TEA Toll Free Parent Information Line: 1-800-252-9668

This toll free message line is reserved for parents and other family members who have questions about student rights and regulatory requirements as they relate to special education complaint investigations, mediations, and due process hearings. Calls are returned by trained professionals during normal business hours. For Individuals who are Deaf or Hard of Hearing: TTY Number: (512) 475-3540 Relay Texas 7-1-1.

Division of IDEA Coordination
1701 North Congress Avenue | Austin, Texas 78701-1494
Telephone: 512.463.9414 | Fax: 512.463.9560

Specific procedures that protect the rights of students and parents with disabilities are meant to help make the complicated special education process more predictable and dependable. They are designed to ensure that appropriate procedures are followed and that special education and related services are individualized for each student.

Procedural safeguards relate to many aspects of the special education process, including eligibility, evaluation, IEP, placement or the provision of special education. For example, one of the key safeguards for parents is the right to receive written notice whenever a school district proposes or refuses to initiate or change key aspects of a student's services. Parents are encouraged to carefully review the "Parent's Rights Booklet" which has been prepared as one means of informing parents of their rights in the special education process. The "Parent's Rights Booklet" is made available to parents at any time upon request to the school district and is always provided by the school when an initial request for an evaluation is received and at other times during the IEP process.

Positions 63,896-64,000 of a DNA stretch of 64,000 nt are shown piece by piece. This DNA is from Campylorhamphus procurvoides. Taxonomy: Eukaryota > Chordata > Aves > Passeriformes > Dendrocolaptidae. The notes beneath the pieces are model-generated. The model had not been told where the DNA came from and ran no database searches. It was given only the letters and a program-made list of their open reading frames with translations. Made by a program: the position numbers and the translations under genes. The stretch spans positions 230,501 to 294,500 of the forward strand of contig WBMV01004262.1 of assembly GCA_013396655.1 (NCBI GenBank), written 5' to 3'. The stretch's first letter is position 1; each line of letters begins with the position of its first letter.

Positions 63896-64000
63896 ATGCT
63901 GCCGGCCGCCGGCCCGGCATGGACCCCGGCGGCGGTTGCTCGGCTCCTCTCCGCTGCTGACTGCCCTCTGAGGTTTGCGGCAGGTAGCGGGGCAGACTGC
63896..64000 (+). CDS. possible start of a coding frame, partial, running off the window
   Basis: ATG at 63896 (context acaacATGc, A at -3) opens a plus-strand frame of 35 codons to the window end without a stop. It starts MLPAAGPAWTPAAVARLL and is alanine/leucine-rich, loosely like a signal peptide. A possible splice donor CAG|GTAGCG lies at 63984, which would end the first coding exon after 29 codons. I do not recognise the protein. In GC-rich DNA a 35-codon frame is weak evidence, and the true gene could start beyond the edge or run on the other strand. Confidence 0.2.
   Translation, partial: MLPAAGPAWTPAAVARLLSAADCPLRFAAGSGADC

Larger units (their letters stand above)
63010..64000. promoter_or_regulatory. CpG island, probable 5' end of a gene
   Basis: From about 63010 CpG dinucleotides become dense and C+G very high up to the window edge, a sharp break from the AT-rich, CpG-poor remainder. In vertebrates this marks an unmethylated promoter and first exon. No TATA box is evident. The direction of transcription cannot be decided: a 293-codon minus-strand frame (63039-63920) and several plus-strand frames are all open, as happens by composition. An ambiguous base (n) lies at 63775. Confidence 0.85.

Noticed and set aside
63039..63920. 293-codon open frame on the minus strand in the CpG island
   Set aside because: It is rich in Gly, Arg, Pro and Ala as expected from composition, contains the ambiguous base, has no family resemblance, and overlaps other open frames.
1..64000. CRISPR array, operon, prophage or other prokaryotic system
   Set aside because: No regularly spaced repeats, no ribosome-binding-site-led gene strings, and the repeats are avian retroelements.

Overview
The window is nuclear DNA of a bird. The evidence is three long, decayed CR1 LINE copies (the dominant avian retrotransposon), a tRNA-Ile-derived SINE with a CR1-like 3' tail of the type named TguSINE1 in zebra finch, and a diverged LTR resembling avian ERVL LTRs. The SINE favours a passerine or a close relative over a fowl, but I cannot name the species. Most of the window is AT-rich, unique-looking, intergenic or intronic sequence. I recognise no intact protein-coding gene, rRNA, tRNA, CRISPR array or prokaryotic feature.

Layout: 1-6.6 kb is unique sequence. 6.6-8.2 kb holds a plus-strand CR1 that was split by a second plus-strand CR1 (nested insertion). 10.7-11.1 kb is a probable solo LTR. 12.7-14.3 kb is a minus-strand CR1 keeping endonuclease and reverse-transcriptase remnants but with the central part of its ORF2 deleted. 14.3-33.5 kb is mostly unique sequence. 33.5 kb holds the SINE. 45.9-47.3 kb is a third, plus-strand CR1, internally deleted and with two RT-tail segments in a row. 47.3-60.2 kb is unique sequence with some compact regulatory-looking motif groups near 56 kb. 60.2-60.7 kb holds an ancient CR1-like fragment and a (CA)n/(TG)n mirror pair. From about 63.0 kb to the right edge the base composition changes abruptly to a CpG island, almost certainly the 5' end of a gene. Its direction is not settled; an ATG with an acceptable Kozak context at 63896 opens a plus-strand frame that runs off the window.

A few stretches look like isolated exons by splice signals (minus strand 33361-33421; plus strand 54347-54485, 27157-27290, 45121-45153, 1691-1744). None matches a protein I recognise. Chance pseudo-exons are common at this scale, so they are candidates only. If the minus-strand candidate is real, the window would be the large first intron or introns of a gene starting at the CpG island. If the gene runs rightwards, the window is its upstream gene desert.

Some students with disabilities are able to succeed in school without special education but require some kind of supportive service or accommodation. A law known as Section 504 of the Rehabilitation Act of 1973 offers students with disabilities both services and accommodations that are necessary for the student to participate fully in the life of the school. To receive services under Section 504 a student must have a mental or physical impairment that substantially impairs a major life activity, and requires special accommodations. Major life activities include functions such as breathing, walking, learning, caring for one's self, seeing, speaking, performing manual tasks, hearing, and working. Like IDEA, a Section 504 Plan guarantees students with disabilities the right to FAPE.

  • Section 504 offers a Team approach, a written plan, appropriate accommodations, services, and programs, and periodic review of services.
  • A "504 Plan" can assure students with disabilities the opportunity to join in all aspects of school life.
    • Accommodations in non-academic and extracurricular activities, adaptive equipment or assistive technology devices, an aide, assistance with health needs, school transportation or other related services are possible 504 accommodations.

For more information on this topic, please access the Special Education Laws, Policies, and Procedures Module.